His boss, Wojciech Straszynski, says the decision had no political motives, while the journalist himself is sure that was exactly the case.Glowacki’s transfer followed a report about Krzysztof Putra, a prominent Senate member from the ruling Law and Justice party (PiS), who allegedly did not hand over a laptop and camera belonging to a municipal company after he finished his work there.
Straszynski decided not to air this material. He argued that the information was not reliable. But Glowacki said he is sure that the director of TVP in Bialystok was following the wishes of PiS on the eve of the parliamentary election, which is scheduled for October 21. Glowacki’s colleagues support him. The journalists sent a protest letter to their company’s chairman, Andrzej Urbanski, as well as to the National Broadcasting Council (KRRiTV), the institution which ensures compliance with the law by public broadcasters, and which indirectly controls state media.In recent months TVP has been frequently accused of not being impartial and of serving the political interests of the ruling party. Civic Platform (PO), the largest opposition party, has recently described TVP’s work as “spreading political propaganda of PiS.”
In response, TVP said it would sue PO. Last week TVP interrupted a second-division football match and aired an election campaign rally of PiS instead. The television management said it is obligated by law to show important events and that the rally was visited by the prime minister.After Law and Justice won elections in the autumn of 2005, it soon took control of the National Broadcasting Council by nominating new people and changing a bill which regulates its functions.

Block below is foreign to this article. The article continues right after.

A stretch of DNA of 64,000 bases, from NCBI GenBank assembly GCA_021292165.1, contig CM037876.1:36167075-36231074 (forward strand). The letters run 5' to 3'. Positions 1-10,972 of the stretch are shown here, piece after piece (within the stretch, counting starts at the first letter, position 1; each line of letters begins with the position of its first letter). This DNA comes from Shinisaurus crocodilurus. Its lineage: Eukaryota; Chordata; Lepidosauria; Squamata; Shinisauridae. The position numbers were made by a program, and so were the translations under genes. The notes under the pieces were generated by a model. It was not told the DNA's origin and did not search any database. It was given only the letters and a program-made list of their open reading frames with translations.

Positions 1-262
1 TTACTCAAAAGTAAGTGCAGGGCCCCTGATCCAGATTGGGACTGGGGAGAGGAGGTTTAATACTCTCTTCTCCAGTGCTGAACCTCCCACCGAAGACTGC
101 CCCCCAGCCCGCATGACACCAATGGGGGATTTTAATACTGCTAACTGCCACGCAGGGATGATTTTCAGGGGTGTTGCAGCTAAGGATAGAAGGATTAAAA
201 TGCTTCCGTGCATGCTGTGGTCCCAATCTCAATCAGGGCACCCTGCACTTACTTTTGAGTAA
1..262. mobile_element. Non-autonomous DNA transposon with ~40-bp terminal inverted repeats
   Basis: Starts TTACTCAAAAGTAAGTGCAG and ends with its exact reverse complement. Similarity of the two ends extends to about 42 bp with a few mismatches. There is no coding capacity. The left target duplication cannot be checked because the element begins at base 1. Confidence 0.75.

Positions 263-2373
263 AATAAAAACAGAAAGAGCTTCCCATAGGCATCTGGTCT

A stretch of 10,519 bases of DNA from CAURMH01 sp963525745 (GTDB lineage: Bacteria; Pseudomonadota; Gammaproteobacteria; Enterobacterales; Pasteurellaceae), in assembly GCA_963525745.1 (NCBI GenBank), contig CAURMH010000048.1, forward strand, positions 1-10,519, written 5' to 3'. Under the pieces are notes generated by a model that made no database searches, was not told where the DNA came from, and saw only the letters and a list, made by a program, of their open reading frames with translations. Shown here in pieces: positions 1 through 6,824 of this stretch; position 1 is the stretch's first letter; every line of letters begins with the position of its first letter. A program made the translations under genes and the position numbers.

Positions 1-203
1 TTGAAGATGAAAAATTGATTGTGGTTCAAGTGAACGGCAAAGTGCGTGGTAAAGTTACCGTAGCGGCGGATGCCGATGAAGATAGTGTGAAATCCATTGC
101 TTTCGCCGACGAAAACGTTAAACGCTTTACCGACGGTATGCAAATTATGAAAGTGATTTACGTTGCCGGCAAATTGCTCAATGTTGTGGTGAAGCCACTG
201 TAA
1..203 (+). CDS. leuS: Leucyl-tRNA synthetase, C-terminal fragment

In May 2006, conservative journalist Bronislaw Wildstein, who earlier had shown his sympathy for the PiS, became TVP chairman. In March of this year, Wildstein was replaced by Urbanski, long-term collaborator of President Lech Kaczynski and his twin brother, Prime Minister Jaroslaw Kaczynski.
During the Wildstein and Urbanski era, many notable journalists have left TVP and have stated that political pressure made it impossible to stick to objectivism. The people who replaced them are described by the opposition as pro-PiS. TVP remains the most influential Polish broadcaster, with a 39 percent market share. Political influence on the company is a long tradition in Poland. Since 1989 every new government has tried to take over TVP in order to improve the government’s public image.